Spouses Tend to Choose Similar Looking Partners, Study Says

Research revealed that long-term couples resemble one another in the beginning of the relationship, not converge over time.
Deniz Yildiran
The photo credit line may appear like thisAscentXmedia/iStock

Out of more than seven billion in the world, you are one lucky guy if you have found the right person. Well, what scientists mean by right is actually the one that physically looks like you and shares many similar traits with you. 

Recent research conducted by scientists from Standford Unversity found out that couples in the first place tend to choose their romantic partners based on appearance similarities. The study's initial purpose was to have a second check on an existing hypothesis suggesting that long-term partners' facial appearance converges over time, due to a common environment, emotional mimicry, and synchronized activities.

Images of 517 white heterosexual couples have been used in the study, as researchers couldn't find enough samples of homosexual and non-white couples, sadly.

The study has been published in the journal Nature

Researchers examined the facial photos of 517 couples that were first captured at the beginning of their marriages (within two years) and another one taken 20 to 69 years later.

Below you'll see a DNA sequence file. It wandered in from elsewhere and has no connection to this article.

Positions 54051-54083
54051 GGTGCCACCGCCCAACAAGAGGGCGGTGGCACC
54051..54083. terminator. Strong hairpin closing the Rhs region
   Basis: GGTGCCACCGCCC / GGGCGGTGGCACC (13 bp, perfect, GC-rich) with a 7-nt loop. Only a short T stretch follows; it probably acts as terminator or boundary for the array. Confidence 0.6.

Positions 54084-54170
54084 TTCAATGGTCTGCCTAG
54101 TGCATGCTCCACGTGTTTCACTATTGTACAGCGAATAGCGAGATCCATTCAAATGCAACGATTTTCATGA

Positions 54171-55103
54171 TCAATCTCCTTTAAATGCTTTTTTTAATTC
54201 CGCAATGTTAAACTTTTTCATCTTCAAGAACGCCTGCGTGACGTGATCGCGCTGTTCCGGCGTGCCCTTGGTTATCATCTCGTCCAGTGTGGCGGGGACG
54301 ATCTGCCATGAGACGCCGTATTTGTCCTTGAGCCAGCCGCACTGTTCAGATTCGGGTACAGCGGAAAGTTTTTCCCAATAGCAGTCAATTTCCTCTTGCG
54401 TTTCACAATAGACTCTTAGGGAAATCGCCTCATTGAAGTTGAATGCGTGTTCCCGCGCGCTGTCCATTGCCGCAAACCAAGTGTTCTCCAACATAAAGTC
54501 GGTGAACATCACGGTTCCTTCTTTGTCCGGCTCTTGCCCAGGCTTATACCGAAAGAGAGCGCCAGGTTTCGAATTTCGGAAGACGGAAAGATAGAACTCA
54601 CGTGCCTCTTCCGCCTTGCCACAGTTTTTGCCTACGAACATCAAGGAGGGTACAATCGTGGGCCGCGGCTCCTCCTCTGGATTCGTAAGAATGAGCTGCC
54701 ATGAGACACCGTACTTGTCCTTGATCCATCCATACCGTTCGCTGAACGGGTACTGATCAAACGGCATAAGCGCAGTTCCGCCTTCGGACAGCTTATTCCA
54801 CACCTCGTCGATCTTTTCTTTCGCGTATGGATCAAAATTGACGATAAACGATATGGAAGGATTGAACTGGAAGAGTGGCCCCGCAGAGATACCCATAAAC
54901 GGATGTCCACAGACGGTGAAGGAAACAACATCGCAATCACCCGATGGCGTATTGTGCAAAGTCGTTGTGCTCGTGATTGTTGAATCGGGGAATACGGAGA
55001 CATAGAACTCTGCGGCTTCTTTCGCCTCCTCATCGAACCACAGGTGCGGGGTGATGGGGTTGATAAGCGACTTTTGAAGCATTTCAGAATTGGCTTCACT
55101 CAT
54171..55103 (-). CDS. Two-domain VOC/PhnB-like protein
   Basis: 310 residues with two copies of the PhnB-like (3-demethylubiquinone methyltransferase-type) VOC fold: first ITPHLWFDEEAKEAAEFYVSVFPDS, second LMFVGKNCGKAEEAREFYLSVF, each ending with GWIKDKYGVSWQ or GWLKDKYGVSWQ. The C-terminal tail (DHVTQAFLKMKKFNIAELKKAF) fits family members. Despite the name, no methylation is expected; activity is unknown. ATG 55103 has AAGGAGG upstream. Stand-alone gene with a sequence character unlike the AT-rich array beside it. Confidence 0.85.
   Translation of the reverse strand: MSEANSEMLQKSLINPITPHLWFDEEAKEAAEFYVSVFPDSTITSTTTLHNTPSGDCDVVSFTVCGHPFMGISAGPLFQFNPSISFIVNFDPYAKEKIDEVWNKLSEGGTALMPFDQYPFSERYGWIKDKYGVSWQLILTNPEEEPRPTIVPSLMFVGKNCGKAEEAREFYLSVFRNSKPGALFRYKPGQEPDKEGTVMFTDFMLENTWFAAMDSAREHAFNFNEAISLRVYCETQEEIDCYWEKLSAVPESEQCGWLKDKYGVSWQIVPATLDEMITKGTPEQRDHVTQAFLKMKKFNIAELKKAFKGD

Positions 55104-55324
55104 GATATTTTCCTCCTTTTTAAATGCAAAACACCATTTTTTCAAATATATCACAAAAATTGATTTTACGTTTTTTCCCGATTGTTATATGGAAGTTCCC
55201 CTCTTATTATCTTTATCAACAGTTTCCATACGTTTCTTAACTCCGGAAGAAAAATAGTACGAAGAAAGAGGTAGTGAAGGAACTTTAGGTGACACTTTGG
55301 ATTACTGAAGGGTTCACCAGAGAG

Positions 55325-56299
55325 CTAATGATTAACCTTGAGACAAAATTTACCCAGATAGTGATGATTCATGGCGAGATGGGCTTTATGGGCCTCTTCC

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Turns out, couples had already looked like each other at first and their looks hadn't converged in time.

Researchers conducted two different methods to measure the facial similarities of selected couples. The first method relied on the human eye whereas the second one was based on a facial recognition algorithm. 

The pictures to be studied were chosen from public online sources: 392 newspaper wedding anniversary announcements, 102 Google Search results, and 23 public profiles from a genealogy website.

Then, pictures were processed in the same way to set a standard outline for each of them.

Both human judges and the algorithm were introduced with a target picture and six different images of random people at the beginning of their marriage and 20 to 69 years later, including the target's spouse. They were asked to rank the most similar to the target image to the least similar, out of six random ones. 

"Spouses’ faces tended to be similar but did not become more similar with time, regardless of the time span between the first and the second set of pictures," the study concluded, based on both the judges' and the algorithm's choices. 

What do you think? Does your significant one look like you too? 

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